The first restaurant I saw do a special delivery menu for lockdown was Merienda. Now, many weeks later, a host of restaurants have joined. It’s a wonderful idea. Here’s something that delivers excellent food to locked-down, pleasure-starved customers sitting at home, and gives businesses a chance to continue making some money at a time they’d else have no income but only outgoings. I’d like to share my experience and a list of some of the at home services that have opened in the last few weeks. (For more, see our restaurants that deliver post).
I’ve wanted to get dinner delivered for a while but it’s been difficult to find somewhere were Christopher could eat too. We’ve had a couple of vegan pizzas (the Butternut Squashed from Dough is my current favourite) but when it comes to nice, restaurant style dining, we’ve had less luck. I get that: with a limited menu, you have to focus on what your customers really want and there are more carnivores that vegetarians or vegans. It’s been frustrating for me, keen as I am to spend my money with local restaurants. As an omnivore, I’m spoilt for choice but add Christopher’s needs and tastes and things become a lot trickier. Hence: we mainly eat our own cooking.
Then La Garrigue launched their first at home menu and had three dishes that fit our requirements: veggie, minimal dairy, no cucumber, aubergine or cauliflower, hold the egg. I pounced.
Choosing and ordering
La Garrigue offer collection and delivery. The menu comes out at the beginning of the week, orders are taken through Wednesday and is served on Friday or Saturday. La Garrigue serves authentic French – specifically Languedoc – cuisine. It’s earthy, hearty and seasonal food cooked with love and attention to detail.
A three-course meal is £22 per person but I also got a bottle of wine. With delivery it was £66. It came well packaged with instructions on how to heat the food up and with most garnishes separately so the plate was easy to dress. We decided to make dinner a bit of an event so brought out the fancy crockery and cutlery.
We started with mushroom soup for Christopher and mackerel rillettes for me. It was the first time in maybe eight weeks I had fish and I had missed it so much. Christopher was deeply impressed by the soup and remembered why some food is best served by chefs.
For mains, I had the cassoulet which was deep, rich and filling. Duck leg, pork belly and sausage were beautiful against silky beans. I made vegan cassoulet a few months back but this was the real thing and so much better than what I made. So much better than anything I would make. Slow-cooking brings out the very best from the bean and the meats, giving me flavour and wonderful textures.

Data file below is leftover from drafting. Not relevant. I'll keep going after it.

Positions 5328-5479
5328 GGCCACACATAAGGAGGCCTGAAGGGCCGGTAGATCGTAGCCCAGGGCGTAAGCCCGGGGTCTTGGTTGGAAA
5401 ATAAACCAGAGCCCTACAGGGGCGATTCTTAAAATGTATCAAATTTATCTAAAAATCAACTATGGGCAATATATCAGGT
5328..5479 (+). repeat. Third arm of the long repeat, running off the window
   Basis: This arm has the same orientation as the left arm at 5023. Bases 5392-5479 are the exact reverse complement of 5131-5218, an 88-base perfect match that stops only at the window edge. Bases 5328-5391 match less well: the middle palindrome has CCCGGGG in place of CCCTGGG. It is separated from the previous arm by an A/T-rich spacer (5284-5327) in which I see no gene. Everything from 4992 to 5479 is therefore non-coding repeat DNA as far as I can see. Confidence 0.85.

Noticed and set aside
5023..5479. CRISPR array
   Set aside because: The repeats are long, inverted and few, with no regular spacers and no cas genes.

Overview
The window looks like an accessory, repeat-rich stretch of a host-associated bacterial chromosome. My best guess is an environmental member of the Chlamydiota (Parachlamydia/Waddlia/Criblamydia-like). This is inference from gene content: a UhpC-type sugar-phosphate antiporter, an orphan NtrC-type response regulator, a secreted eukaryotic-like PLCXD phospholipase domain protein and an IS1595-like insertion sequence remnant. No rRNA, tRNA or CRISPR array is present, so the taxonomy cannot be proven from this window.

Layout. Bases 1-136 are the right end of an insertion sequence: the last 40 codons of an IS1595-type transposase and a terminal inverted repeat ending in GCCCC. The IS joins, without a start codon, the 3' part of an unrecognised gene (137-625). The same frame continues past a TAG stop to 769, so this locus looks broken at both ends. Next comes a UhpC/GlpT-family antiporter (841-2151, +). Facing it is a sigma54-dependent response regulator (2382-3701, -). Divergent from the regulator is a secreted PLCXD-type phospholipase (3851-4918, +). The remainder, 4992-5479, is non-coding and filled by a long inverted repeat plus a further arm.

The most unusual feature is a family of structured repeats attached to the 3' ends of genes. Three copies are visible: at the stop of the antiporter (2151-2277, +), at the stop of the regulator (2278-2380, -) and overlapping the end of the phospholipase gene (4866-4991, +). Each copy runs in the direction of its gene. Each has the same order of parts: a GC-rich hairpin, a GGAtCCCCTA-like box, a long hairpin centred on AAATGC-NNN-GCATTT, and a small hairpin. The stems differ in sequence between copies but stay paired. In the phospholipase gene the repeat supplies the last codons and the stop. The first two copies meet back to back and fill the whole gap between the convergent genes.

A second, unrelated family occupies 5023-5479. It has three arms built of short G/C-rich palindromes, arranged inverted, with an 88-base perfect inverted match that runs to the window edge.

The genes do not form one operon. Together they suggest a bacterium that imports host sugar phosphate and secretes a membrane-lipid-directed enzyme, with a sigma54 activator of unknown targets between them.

Christopher’s green risotto, with asparagus and wild garlic, was fragrant, fresh and colourful. It came with pine nuts, asparagus (which we mixed into the rice), wild garlic flowers and cherry tomatoes to garnish and looked as lovely as it tasted.
I had lavender crème brulée for dessert. It tasted amazing but was a little thrown around from delivery. That’s going to happen. Christopher’s raspberry and almond tart brought much frangipane joy to our living room. It came with a delicious crème anglaise which I ate, with a spoon, straight from the container, to save my beloved from the double threat of cream and partially cooked egg yolk. Hurrah for being the one who gets two desserts!
I’ve come to realise how much I enjoy eating someone else’s cooking. Yes, I love the ceremony of going to a restaurant: an aperitif while studying the menu, having food brought to you, conversations about wine, leaving knowing you don’t have to do the washing up. But I also really appreciate eating from a different flavour set. C and I have our own distinct styles: you can tell whether a noodle bowl in our house is made by him or by me, the same with chickpea curry, seitan, risotto – anything. We do things differently from each other but we still have styles. And it gets samey.
Eating someone else’s cooking was a blissful experience. Also, we’re not chefs, we’re home cooks without pretentions. La Garrigue’s food is restaurant food, well cooked, high quality ingredients treated with skill we don’t have. It was wonderful to experience that again.
We’re not out of lookdown yet, so continue giving your local restaurants some love.
31 Jeffrey Street
Edinburgh, EH1 1DH
A three-course meal for one is £22. A picnic basket of terrine, chicken, salad, sweet and a wine is £60 for four people. Check out the wine list too.